As shown in FIG. 3C, once all of the thinned tokens of the token-based file have been compared to one another, all those thinned tokens deferred from grouping are now grouped with those thinned tokens according to their best fit in a block 334. In other words, if, even after comparing a particular thinned token to every other thinned token in the thinned token file, the thinned token is not grouped and is still marked as possibly matching another token after iteratively comparing the thinned tokens as described above in connection with FIG. 3B, such thinned token may be grouped with a group of thinned tokens to which the average error (EMAT) in distance is the smallest. For those thinned tokens which have not been grouped and for which grouping was not deferred, these thinned tokens are stored in the compressed token-based file as orphan thinned tokens and thus, not grouped with any other thinned tokens. The orphan thinned tokens are stored in the compressed token-based file along with position information for the orphan thinned token. Accordingly, when the compressed token-based file is reconstructed, the orphan thinned tokens are displayed at their associated positions. In some embodiments, the deferred thinned tokens are treated as orphan thinned tokens.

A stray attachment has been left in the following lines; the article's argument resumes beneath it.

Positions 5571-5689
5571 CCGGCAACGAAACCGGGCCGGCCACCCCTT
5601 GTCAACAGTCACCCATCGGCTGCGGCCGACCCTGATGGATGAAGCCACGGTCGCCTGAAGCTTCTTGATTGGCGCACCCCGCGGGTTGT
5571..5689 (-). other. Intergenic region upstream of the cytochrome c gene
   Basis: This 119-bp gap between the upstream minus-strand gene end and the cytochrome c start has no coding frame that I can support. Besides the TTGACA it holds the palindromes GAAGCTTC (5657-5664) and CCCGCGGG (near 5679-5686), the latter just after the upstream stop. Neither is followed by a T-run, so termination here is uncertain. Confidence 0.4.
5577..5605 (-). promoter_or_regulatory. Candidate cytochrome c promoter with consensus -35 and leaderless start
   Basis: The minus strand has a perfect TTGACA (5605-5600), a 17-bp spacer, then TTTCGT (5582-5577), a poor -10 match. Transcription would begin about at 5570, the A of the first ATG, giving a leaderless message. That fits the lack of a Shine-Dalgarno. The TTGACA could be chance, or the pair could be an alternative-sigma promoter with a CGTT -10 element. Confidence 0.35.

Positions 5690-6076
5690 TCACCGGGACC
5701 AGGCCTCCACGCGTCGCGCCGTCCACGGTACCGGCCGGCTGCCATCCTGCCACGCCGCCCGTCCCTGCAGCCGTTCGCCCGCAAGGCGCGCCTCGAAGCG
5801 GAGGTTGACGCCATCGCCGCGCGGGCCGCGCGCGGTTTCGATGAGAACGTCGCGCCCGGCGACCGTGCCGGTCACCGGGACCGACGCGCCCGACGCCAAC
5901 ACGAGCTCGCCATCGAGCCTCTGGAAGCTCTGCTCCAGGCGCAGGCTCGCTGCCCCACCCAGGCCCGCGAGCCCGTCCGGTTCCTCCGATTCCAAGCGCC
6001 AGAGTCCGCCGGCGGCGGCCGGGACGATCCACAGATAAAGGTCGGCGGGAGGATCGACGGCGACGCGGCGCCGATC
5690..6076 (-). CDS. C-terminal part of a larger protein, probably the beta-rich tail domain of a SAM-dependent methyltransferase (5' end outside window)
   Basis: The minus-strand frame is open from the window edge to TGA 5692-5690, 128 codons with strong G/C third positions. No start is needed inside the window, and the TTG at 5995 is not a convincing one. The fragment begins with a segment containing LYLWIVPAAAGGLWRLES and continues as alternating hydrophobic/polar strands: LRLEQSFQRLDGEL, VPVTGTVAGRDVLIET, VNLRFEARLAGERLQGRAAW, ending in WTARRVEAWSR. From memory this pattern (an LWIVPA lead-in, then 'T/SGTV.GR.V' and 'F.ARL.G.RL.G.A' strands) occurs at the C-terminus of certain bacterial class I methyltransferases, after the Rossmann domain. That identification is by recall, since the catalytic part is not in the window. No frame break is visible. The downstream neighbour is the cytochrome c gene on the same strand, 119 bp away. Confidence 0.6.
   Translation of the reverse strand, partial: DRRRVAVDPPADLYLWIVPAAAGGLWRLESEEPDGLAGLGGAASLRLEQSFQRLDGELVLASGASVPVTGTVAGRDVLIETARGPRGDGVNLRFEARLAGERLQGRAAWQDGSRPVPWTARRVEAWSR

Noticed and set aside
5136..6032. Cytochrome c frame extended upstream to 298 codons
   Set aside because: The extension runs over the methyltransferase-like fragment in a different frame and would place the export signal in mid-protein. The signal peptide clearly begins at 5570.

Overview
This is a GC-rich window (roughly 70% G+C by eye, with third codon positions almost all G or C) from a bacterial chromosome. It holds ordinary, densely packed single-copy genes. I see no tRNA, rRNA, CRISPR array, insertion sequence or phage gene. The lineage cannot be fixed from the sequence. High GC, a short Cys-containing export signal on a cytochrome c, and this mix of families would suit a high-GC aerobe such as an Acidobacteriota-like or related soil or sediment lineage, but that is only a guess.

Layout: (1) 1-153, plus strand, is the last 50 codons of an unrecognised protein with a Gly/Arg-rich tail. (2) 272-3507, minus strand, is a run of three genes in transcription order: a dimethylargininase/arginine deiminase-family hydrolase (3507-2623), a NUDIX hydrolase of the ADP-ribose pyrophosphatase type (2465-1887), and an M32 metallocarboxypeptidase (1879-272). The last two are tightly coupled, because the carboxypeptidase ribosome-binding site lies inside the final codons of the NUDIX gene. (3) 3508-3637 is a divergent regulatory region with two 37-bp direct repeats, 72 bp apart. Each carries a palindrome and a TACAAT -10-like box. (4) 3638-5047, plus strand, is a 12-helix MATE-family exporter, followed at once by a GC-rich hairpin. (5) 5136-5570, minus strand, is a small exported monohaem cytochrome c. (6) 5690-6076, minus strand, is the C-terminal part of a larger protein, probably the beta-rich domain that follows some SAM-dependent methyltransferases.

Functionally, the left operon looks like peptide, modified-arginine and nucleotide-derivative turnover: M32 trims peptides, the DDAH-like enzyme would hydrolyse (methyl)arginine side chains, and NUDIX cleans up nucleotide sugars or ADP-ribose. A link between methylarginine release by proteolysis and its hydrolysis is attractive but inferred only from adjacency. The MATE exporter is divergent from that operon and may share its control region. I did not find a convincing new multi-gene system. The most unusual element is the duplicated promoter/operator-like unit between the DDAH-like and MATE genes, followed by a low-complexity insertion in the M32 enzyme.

Once all of the non-matching or orphan thinned tokens are designated and stored in block 336, a representative, thinned token or “best exemplar” from each group is chosen in a block 338 as described above. Next, in a block 340 the representative, thinned tokens are saved in the compressed token-based file along with an assigned token number, and the position information for the corresponding tokens in the original work. The method then ends in a block 342 with a completed, thinned token, token-based file that may be transferred to another computing device and reconstructed.

All of the processes described herein may be embodied in, and fully automated via, software code modules executed by one or more general purpose computers or processors. The code modules may be stored in any type of computer-readable medium or other computer storage device. Some or all of the methods may alternatively be embodied in specialized computer hardware. In addition, the components referred to herein may be implemented in hardware, software, firmware or a combination thereof.